While a May 10 memo from United States Customs and Immigration Services (USCIS) does not necessarily change the immigration law around popular student visas, it does go further in clarifying the USCIS policy on enforcing legal status in the United States. These changes could result in increased penalties for students and their sponsoring organizations.
It is, as it always has been, incredibly important to monitor your students’ compliance and to stay in contact with them about their status and how their actions can impact their legal status now and in their future. Most often, compliance issues arise unintentionally through the actions of a student, faculty member or other involved party. Here are six common mistakes to avoid, followed by steps you can take to ensure your college, university or higher education institutions maintains it’s Student Exchange Visitor Program (SEVP) compliance (spoiler alert – you need to make sure everyone in your organization is trained appropriately).
Compliance Issue: Unauthorized Employment
Student visas come with strict guidelines about employment in the United States. Issues arise when a student unintentionally takes paying work, oftentimes in the course of their own studies. Here is a common scenario: An exceptional student has impressed their professor, who in turn asks for help researching a book. The student agrees, not knowing they have entered into unauthorized employment. The professor submits a bill for reimbursement a few months later, and the unauthorized work is revealed.
Compliance Issue: Taking too many online courses
SEVIS policy states that foreign students can take only one online course per semester – but with so many options available today, students might take two or two or three and accidentally fall below class load because they are not attending the correct number of in-class hours.
Compliance Issue: Falling Below the Required Course Load
Students are required to carry a minimum course load of 12 credit hours. We see many instances of students making two thirds of the way through a semester and decide to drop a class rather than fail it – without knowing they are falling to 11 credit hours instead of the 14 they had signed up for.
Compliance Issue: Unreported Travel
SEVP certified schools are supposed to issue travel letter to students, and make a note in SEVIS when those students travel internationally. This allows USCIS to track students and ensure they and their universities remain in compliance with the reporting requirements.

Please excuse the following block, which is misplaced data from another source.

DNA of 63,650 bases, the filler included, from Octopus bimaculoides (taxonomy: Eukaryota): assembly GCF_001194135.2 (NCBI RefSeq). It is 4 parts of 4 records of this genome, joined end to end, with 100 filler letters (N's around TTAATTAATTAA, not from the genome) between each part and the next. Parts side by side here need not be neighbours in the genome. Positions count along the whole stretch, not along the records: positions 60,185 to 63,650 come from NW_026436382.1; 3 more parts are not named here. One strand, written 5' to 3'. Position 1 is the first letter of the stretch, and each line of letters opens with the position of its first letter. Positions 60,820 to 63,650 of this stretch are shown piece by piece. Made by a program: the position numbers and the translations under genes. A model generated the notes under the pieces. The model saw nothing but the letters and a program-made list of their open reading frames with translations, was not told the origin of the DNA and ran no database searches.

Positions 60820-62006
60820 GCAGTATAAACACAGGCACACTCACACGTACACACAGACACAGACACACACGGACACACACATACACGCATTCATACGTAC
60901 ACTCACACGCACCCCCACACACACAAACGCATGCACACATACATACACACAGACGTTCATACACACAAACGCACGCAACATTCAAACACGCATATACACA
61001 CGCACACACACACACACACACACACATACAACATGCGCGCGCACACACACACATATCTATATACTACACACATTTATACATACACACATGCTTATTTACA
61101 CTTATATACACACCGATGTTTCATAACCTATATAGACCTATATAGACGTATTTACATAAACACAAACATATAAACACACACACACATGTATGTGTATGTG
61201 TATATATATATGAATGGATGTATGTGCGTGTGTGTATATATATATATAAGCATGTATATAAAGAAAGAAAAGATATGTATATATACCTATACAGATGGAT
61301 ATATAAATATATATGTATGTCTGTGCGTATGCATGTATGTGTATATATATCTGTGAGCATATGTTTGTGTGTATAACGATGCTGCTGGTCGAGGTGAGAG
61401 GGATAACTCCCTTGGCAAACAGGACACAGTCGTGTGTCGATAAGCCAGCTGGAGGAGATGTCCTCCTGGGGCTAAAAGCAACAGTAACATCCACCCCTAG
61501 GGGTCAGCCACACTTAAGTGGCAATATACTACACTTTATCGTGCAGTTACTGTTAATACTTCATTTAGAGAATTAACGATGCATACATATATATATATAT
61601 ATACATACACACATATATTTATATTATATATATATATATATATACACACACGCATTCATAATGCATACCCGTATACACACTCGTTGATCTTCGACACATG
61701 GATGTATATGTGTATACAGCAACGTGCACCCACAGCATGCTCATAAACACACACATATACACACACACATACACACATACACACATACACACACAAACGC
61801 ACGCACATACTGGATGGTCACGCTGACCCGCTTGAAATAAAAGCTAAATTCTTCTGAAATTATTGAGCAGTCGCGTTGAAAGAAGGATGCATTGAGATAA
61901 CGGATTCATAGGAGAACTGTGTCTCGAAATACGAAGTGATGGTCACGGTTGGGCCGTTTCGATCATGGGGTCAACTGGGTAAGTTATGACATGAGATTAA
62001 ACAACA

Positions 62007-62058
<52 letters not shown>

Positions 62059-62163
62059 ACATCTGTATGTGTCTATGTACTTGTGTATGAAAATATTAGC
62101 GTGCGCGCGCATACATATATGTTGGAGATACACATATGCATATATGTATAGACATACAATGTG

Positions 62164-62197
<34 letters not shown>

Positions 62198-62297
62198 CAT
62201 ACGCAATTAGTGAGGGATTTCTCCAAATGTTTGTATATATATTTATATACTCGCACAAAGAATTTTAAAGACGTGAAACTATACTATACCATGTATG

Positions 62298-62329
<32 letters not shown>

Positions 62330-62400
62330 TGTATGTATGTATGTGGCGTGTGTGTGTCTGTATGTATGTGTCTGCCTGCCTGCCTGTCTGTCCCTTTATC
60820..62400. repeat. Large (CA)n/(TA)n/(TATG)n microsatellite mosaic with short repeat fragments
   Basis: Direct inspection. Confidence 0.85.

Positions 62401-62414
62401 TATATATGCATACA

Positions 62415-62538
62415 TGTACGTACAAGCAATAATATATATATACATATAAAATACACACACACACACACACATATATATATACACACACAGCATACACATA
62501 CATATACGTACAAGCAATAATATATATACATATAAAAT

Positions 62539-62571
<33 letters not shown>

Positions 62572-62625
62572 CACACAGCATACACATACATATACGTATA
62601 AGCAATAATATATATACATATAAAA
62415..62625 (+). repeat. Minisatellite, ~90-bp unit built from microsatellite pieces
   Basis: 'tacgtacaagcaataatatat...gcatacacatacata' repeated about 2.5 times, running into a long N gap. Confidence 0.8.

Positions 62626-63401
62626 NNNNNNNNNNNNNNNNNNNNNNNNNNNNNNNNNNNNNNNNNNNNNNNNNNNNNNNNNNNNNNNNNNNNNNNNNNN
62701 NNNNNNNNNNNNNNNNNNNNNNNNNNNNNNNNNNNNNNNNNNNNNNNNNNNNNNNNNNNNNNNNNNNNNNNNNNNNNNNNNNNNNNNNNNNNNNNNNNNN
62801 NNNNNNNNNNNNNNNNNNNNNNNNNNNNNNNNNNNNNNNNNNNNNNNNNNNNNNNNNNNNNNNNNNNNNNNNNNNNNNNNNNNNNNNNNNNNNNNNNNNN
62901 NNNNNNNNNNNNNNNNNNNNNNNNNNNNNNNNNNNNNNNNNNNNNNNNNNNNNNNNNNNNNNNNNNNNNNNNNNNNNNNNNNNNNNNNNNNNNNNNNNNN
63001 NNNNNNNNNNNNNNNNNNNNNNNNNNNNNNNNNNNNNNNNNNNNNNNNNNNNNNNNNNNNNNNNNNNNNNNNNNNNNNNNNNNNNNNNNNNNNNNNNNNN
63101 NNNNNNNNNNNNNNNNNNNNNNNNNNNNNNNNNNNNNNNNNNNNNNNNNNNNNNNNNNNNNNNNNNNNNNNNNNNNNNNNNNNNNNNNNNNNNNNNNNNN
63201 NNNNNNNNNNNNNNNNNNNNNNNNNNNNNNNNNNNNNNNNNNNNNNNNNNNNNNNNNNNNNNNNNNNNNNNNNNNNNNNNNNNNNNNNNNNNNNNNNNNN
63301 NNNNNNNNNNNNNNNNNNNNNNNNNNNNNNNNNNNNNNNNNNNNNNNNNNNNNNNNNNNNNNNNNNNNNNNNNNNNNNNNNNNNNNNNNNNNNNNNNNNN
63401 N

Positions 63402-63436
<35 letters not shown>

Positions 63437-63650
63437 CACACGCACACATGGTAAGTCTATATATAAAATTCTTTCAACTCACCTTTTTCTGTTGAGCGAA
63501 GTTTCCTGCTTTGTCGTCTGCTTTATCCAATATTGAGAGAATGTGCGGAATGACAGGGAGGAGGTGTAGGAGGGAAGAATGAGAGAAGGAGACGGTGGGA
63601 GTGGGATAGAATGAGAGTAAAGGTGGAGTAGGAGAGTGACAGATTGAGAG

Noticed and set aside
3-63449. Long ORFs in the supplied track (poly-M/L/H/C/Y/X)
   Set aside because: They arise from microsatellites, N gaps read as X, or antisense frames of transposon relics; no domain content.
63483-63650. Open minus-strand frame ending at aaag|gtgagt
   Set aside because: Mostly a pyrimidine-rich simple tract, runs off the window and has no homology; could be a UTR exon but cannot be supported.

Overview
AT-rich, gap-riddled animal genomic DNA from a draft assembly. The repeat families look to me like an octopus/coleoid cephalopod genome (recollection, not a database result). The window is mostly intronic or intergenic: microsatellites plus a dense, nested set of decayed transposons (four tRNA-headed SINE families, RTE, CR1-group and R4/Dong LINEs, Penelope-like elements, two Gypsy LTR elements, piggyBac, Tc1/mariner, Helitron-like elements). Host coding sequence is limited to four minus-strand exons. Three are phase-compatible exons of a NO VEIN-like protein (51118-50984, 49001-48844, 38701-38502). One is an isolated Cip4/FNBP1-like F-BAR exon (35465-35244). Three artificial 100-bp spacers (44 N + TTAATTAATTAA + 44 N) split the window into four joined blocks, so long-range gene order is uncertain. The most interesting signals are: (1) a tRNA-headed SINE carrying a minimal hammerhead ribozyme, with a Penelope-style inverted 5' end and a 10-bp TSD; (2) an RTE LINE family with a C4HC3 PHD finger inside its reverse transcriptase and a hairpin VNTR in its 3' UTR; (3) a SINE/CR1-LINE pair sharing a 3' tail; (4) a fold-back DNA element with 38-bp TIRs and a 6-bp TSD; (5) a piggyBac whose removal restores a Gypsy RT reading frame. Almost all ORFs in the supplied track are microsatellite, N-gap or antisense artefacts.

Compliance Issue: Consequences of Criminal Activity
The consequences of criminal activity, even if minor can have an impact on your students’ visa eligibility. Although charges like a DUI usually won’t impact status, drug possession can have serious and long-lasting implications. If your student is facing criminal charges, contact with a criminal attorney as well as an immigration attorney to work through the potential implications of such activity is vital.
Compliance Issue: Maintaining Compliance with OPT student
Foreign students might opt to extend the stay on their F-1 visa through Optional Practical Training when they have graduated from your institution. In this case, it is still the responsibility of the SEVP certified institution to ensure the student stays in status including ensuring they are maintaining employment and this employment is related to their degree field. Failing to do so can negatively impact your institutions certification.
Compliance Solution: Student Orientation
Robust orientation for students at the onset of their time in your institution is absolutely necessary for their success – and by extension, for your success as a SEVP college or university. It is a hard pill to swallow, but foreign national students quite simply don’t have the same margin of error of many of their peers and classmates. Similarly, holding orientations for students throughout their college careers can help prepare them for necessary steps and set them on the best path moving forward.
Compliance Solution: Faculty and Staff Communication
Sometimes what is apparent to the International Student Office or Office of Legal Counsel is just not evident to other members of your faculty and staff. The well-meaning professor who offered to give their student a job as a researcher didn’t know they were putting their student’s legal status at risk, and how could they without concise communication? Building in guidelines for all faculty and staff around student employment can help all parties concerned.
Compliance Solution: Clear Compliance Protocols
Regardless of the size of your higher education institution, it is imperative to have communication and compliance strategies in place between departments so nothing slips through the cracks. Have a plan in place for students using their OPT option and a plan to check in with both the student and employer. Compliance protocols, while difficult to put into place, create a sustainable environment for your students and your SEVP compliance.
Compliance Solution: Responsive Legal Services
If you have questions about your SEVP compliance, contact FordMurray for a complimentary consultation. For more information on SEVP compliance, read our extensive writing on the subject, or download our complimentary SEVP Compliance Guide. We help higher education institutions of all sizes create compliance plans and get all stakeholders on board, from students and faculty to legal counsel and recruiters. We would be happy to help.